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Supported by Save the Children

Share an international activity

Share meals, games, and dances from communities who’ve been affected by conflict.
Plan a session with this activity

You will need

  • Pens or pencils
  • Coloured pens or pencils
  • A4 card
  • Scissors
  • Glue sticks
  • Countries information sheet
  • Dice template
Activity cube template
PDF – 39.1KB
Countries information
PDF – 1.5MB

Before you begin

  • You’ll need two copies of the ‘Dice template’ sheet for each group of four or five people.
  • It’s up to you whether you make the dice in advance or whether the groups make them. You’ll need to cut around the edge of the template, then fold along the dotted lines. Cover the tabs (the non-square shapes) in glue, then use them to stick the dice together.
  • Unless you do some extra research, one dice should list the countries on the ‘Countries information’ sheet (Syria, South Sudan, and Columbia). Each country should appear twice.
  • Unless you do some extra research, the other dice should list the different types of activities on the ‘Countries information’ sheet (share a meal, play a game, and sing or dance). Each activity should appear twice.

Choose an activity

  1. Everyone should split into groups of four or five people.
  2. The person leading the activity should give each group two dice (or everything they need to make two dice).
  3. Each group should roll the dice twice, to get two different combinations of a country and an activity.
  4. Each group should use the ‘Countries information’ sheet to find out more about the two activities their dice gave them. They should choose one to turn into an activity for the community.

Plan the activity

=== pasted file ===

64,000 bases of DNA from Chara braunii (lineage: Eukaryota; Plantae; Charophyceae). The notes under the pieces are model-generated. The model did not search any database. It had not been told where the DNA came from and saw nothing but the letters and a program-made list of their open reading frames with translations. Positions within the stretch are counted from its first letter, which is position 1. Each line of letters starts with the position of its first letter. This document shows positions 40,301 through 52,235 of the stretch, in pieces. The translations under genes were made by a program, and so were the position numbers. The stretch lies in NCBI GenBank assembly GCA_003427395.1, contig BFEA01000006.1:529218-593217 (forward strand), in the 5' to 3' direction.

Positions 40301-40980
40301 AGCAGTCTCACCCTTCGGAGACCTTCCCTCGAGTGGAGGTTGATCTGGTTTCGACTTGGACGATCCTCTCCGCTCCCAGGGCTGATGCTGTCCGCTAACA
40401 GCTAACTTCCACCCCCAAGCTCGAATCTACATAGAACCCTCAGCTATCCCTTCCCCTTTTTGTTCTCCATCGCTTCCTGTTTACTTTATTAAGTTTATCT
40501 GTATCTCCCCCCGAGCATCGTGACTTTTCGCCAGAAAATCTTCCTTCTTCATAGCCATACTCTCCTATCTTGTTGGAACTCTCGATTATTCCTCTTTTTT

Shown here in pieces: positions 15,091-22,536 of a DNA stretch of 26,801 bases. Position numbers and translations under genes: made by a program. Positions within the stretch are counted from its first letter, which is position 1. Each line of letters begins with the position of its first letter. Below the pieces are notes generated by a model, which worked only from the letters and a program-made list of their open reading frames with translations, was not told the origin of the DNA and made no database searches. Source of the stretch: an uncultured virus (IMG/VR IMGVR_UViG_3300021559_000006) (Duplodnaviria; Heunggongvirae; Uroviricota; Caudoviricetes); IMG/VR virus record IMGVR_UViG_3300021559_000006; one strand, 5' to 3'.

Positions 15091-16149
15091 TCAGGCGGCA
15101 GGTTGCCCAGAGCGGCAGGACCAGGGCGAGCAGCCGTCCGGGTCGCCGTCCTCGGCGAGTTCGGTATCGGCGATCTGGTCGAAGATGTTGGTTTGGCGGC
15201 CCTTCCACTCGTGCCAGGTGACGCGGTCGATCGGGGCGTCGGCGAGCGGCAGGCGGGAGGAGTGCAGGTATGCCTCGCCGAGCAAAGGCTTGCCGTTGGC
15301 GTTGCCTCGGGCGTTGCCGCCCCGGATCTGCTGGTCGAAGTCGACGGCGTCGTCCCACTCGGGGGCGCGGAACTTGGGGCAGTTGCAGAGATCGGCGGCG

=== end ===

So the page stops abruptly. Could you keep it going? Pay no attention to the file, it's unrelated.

1. Each group should work together to decide the best place for their activity.
  1. Everyone should think about the practicalities of their activity. Who’ll be their audience? Where and when will they connect with them? Do they need to work with a venue to organise the activity?
  2. Everyone should think about the details of their activity. How will they make it accessible and inclusive? What resources will they need, and where will they get any budget they need?
  3. Everyone should think about the messages they’ll share with their activity. Do they want to share information about refugees and displaced children from the country their activity’s from? Will they talk to people, or do they want to make something like leaflets too?
  4. Once they’ve planned everything, the groups should take it in turns to share their ideas with everyone else. Everyone should give helpful feedback, including things they've done well, helpful hints about things like venues, and questions the group may still need to think about.
  5. Everyone should finalise their plans – they’ll need to talk to each other and other people to make sure everything’s in place.
  6. Everyone should practice their activity until they’re confident they can share it. They may want to do a practice run of their recipe, game, song, or dance.
  7. Everyone should follow their plans to share their activity and important messages about the people Save the Children’s helping.

This activity helps contribute towards some of the UN's Sustainable Development Goals. Find out more about the SDGs, and how Scouts across the world are getting involved, here.

Reflection

This activity was all about being a team player. How did people work together to plan their activities? What about when they were running the activities? Was it easy to work as a team? What challenges did people overcome?

This activity was also about caring. Why is it important for people to stay connected to their cultures and communities when they’ve been forced to leave their homes because of conflict? How might people stay connected? People might think about things like food, games, songs, and stories. How do you think these things make people feel? How can people support others to stay connected to their communities? 

Safety

Scissors

Supervise young people appropriately when they’re using scissors. Store all sharp objects securely, out of the reach of young people

Glue and solvents

Supervise young people appropriately when they’re using glue and solvent products. Make sure there’s plenty of ventilation. Be aware of any medical conditions which could be affected by glue or solvent use and make adjustments as needed.

All activities must be safely managed. Do a risk assessment and take appropriate steps to reduce risk. Always get approval for the activity and have suitable supervision and an InTouch process.